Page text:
While users of both Power BI and Excel will now be able to take advantage of the integration to create new data types, the update also gives Excel users who aren't also Power BI customers an option to create data types. It's estimated that there are more than 750 million Excel users, while Power BI had about 5 million subscribers as of 2016.

Using the Power Query technology in Excel, users can manually connect to data sources, import that data and specify that they want it structured as a data type.

And beyond enabling Excel users -- both those who are also Power BI customers and those who aren't -- to create their own data types, the partnership with Wolfram Alpha will provide access to more than 100 structured data types that will pull information from Wolfram Alpha's online service into Excel.

Wolfram Alpha, a subsidiary of Wolfram Research, is an answer engine of which customers can ask factual questions, and rather than get a list of documents or web pages that might contain the answer -- as in a search engine -- get direct answers based on curated data.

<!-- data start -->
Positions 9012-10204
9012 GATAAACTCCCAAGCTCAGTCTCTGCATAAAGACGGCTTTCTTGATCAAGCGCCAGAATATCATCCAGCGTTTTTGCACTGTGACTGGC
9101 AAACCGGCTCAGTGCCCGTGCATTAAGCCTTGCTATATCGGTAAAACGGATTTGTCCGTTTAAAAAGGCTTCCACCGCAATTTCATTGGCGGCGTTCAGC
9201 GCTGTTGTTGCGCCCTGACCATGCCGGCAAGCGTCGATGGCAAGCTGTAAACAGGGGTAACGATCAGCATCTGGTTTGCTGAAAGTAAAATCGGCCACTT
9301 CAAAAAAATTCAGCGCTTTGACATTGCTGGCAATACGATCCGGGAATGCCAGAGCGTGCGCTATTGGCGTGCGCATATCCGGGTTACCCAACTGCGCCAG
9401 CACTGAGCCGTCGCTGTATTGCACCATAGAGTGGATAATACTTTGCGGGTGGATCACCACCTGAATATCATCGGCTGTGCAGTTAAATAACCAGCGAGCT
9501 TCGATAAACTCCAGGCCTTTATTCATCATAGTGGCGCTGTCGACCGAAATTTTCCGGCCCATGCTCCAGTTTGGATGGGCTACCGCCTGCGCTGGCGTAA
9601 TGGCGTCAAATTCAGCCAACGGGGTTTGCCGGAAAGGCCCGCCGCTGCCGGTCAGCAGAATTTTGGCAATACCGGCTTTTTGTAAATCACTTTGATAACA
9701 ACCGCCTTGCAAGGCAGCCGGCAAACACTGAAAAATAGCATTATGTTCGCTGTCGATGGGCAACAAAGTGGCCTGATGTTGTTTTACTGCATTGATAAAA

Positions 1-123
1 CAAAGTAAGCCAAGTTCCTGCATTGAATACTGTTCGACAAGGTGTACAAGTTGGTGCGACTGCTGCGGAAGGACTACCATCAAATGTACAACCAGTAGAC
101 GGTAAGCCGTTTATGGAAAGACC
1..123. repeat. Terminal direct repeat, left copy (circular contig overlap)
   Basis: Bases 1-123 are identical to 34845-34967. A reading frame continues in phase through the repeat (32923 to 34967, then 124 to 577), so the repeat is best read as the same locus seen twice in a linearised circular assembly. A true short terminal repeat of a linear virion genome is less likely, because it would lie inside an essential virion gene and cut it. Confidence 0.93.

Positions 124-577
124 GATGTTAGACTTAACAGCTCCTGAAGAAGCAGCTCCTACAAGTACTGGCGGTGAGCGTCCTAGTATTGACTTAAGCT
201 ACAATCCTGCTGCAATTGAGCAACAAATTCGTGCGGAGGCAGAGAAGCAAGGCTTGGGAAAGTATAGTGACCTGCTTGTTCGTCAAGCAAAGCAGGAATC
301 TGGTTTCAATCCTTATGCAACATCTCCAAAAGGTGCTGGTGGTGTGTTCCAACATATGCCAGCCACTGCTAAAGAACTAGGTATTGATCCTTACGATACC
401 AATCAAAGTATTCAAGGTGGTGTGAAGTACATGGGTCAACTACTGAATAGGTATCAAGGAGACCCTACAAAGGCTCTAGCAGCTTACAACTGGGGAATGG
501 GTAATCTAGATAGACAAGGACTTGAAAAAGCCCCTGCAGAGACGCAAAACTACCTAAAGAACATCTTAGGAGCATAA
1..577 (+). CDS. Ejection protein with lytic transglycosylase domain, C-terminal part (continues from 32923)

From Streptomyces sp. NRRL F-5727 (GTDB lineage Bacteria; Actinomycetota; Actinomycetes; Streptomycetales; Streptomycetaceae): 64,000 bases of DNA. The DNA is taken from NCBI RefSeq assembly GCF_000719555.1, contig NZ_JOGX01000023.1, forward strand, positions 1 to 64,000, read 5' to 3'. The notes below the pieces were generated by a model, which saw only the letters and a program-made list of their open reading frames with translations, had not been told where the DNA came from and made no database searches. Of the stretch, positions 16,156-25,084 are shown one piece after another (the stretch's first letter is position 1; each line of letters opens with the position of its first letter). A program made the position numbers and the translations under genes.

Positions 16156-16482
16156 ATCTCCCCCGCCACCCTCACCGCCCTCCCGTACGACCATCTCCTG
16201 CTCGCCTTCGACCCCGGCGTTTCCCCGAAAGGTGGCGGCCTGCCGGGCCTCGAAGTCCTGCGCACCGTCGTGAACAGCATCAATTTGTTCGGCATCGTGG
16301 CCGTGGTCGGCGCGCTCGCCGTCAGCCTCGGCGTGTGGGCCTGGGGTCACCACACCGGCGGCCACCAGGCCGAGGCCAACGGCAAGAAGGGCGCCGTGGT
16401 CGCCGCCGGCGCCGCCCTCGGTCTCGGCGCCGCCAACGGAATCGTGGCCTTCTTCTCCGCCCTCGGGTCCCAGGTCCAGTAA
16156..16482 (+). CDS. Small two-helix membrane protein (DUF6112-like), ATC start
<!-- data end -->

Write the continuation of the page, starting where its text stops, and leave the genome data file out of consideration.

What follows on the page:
Using Wolfram Alpha's curated data, Excel users will be able to access data types that will enable them to do such things as track their exercise, monitor the nutritional information in the food they consume, research potential universities, and even learn about the arts and sciences.

Those data types, Leone said, are appropriate for Excel.

"For basic querying and analysis of smaller, structured data sets with common data types of text or numbers, Power BI is overkill and Excel is more than enough to get the job done," Leone said. "When talking scale, complex data types, complex queries and interactive dashboards, you'll likely hit the limits of Excel."

Farmer, meanwhile, again expressed caution.

"[The update] does enable a lot more power for the Excel user," he said. "[But] the kind of people who can take advantage of these features could probably do this kind of work more effectively in Power BI. Excel is a great tool, but I don't think it's necessarily the appropriate tool for some of these use cases."

Rather than adding more data types and adding the new integration between Power BI and Excel, Farmer said he'd instead like to see Microsoft integrate more data governance features in Excel.

Microsoft, meanwhile, stated that Power BI provides advanced governance controls over datasets, and that when working with those datasets Excel users will benefit from those Power BI governance capabilities.

In addition to more governance tools, Farmer said future Excel updates could enable data modeling capabilities in the same vein as Grid, and low-code application development capabilities such as those Google added with its acquisition of AppSheet.